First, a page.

How was Occom able to rise to such a level of fame in his time? What was so singular about him?

Occom was brought up in a community that valued strangers. Interacting with people from outside the community was a way of acknowledging the world’s sacredness. In my book, I discuss how this helps explain why Occom excelled at talking to so many different kinds of people: This ability was a deeply rooted cultural competence.

I also suspect that Occom was hugely charismatic. In the 1760s, he did a preaching tour in England. If you look at the Samson Occom Papers at the Connecticut Historical Society, you can read fan letters in which English people write about the power of his preaching, and how overwhelmed they were by his sheer physical presence. Of course, Occom’s celebrity was overdetermined in some sense. After all, he was the first Indigenous person to be ordained as a Protestant minister. For 18th-century evangelicals, this had biblical significance. A few of them described Occom’s ministry as a turning point in world history.

Was there anything you learned during the research and writing of this book that surprised you, or was unexpected?

I know a lot about Samson Occom now. As much as I can know, or almost. But I also learned, from talking to members of his communities, that there are people who know and value Occom in a way I never will: Those who know him as an ancestor, or as an illustrious leader of their nation. The experience of sharing what I know with Occom’s communities, and also hearing from them about their knowledge (even if I’ll never know Occom as intimately) has been powerful and rewarding. It’s also given me a clearer sense of what scholarship can and can’t do.

Are there any classic works of fiction or nonfiction that you only read recently for the first time?

So many! The Poverty of Theory, a collection of essays, by E.P. Thompson. Legalism: Law, Morals, and Political Trials by Judith Shklar. The 12th-century philosophical novel, Ḥayy ibn Yaqẓān (The Improvement of Human Reason), by Ibn Ṭufayl. The last of these I read because it’s on the syllabus for the Core Curriculum class, Contemporary Civilization, which I teach. My students love the book, and so do I.

What’s your favorite book no one else has heard of?

Travel in the Ancient World by Lionel Casson, who wrote several books reconstructing everyday life throughout the ancient Mediterranean. From what I can tell, his evidence consisted primarily of paintings on Greco-Roman pottery housed in the Metropolitan Museum of Art. Based on his observation of these ceramics, Casson developed passionately defended theories about what it was like to live in antiquity. (He was a sort of anti-Keatsian in this respect.) I find all of his books enjoyable, even if they’re not 100% accurate.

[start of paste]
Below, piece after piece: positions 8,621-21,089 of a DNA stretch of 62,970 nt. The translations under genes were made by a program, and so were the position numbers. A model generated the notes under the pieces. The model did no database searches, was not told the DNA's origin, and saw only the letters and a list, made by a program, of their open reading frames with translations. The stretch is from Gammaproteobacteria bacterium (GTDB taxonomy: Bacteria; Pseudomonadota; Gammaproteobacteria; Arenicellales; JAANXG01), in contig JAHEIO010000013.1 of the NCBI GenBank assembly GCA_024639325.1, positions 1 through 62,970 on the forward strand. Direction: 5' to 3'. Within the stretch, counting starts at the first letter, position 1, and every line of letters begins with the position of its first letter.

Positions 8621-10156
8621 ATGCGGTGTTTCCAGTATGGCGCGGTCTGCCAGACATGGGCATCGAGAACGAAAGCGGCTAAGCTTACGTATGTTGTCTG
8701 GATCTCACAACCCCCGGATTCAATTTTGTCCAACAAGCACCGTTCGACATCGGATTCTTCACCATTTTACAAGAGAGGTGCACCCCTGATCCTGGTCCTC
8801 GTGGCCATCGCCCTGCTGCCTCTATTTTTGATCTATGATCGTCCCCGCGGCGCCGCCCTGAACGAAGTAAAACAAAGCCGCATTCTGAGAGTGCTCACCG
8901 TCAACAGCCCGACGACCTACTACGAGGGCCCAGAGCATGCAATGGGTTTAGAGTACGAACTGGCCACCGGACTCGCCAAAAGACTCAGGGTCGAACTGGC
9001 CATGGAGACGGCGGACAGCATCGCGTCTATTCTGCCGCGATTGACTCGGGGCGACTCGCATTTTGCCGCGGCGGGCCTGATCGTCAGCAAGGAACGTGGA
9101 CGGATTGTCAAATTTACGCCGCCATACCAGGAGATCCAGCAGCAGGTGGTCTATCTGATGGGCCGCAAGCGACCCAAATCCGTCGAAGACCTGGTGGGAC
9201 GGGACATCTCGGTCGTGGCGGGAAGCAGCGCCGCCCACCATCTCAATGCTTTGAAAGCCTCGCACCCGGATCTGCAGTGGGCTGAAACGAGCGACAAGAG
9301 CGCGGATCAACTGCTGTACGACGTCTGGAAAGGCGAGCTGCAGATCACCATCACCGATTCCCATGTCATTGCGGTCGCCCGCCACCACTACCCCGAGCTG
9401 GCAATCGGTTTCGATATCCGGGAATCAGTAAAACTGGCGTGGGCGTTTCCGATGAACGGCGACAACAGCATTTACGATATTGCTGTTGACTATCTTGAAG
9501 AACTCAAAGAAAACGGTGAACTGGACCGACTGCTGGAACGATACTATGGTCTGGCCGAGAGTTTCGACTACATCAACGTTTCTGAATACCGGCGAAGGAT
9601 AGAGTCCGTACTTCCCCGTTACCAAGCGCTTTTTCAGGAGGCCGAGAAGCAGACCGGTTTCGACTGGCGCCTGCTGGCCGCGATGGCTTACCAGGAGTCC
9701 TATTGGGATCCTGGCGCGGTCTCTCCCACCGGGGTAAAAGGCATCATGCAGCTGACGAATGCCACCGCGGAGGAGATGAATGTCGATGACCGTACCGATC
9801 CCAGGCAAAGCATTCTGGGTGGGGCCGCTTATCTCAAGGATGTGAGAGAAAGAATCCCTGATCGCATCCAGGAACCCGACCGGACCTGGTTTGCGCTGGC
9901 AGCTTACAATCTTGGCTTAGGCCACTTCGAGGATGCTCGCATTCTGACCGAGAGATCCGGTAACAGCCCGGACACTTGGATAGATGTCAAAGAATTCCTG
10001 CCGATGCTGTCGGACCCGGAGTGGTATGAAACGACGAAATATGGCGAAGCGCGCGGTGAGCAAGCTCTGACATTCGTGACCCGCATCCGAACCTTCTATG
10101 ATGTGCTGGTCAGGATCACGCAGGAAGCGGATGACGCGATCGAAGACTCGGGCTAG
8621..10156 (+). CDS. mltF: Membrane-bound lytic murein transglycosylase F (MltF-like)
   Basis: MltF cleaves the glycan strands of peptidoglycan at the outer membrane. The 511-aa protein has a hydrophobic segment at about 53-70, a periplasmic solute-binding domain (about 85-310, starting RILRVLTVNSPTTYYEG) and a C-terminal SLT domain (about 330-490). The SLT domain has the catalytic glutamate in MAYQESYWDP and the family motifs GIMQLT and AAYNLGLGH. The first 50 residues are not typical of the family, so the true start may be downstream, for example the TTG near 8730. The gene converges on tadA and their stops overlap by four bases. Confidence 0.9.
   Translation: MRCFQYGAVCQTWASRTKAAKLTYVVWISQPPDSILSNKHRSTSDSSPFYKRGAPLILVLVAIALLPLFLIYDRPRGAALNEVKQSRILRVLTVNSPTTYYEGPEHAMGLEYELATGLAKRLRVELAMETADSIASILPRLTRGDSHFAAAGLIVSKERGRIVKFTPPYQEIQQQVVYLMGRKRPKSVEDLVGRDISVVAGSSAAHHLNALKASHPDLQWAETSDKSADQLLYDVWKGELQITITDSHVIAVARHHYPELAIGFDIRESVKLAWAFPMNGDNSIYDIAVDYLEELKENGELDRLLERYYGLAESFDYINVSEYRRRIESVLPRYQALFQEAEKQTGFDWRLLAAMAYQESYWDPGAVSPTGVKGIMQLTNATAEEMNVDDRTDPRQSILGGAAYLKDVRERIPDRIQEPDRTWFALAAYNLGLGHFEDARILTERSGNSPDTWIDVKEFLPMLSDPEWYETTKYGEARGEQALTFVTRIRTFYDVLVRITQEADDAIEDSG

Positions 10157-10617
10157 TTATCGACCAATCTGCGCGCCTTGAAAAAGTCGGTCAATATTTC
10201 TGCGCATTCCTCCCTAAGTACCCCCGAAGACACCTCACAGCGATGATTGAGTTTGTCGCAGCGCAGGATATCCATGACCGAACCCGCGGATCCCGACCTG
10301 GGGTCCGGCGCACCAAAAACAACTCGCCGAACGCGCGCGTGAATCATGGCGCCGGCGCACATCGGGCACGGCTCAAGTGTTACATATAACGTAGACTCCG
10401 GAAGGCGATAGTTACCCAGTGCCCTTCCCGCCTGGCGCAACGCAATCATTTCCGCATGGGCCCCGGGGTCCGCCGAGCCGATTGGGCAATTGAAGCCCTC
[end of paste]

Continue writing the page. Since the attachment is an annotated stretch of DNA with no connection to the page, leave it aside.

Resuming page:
Has a book ever brought you closer to another person, or come between you?

My partner, Lina, and I read The Castle of Otranto by Horace Walpole at a formative stage; I’m not sure what that says about our relationship, but we are very close. I don’t think I could be friends with anyone who couldn’t find a way to love Henry James’s Portrait of a Lady. I’ve also occasionally accosted—or wrote to—writers whose books I admire. Philosophy Professor Akeel Bilgrami is an example. Connecting with people through their writing is an under-recognized privilege of being a scholar.

You’re hosting a dinner party. Which three scholars or writers, dead or alive, would you invite, and why?

Well, first of all, Samson Occom. But if he can’t make it:

Geoffrey Chaucer. He’d be a zealous eater, and a great listener. He could also let me know if my Middle English pronunciation is any good. I love reciting the General Prologue of The Canterbury Tales.

Baruch Spinoza. The most creative and committed philosopher I know of, who made friends with many different kinds of people.

Lord Byron. I suspect he’d be a little overbearing during dinner, but I’d like to have him around later in the evening.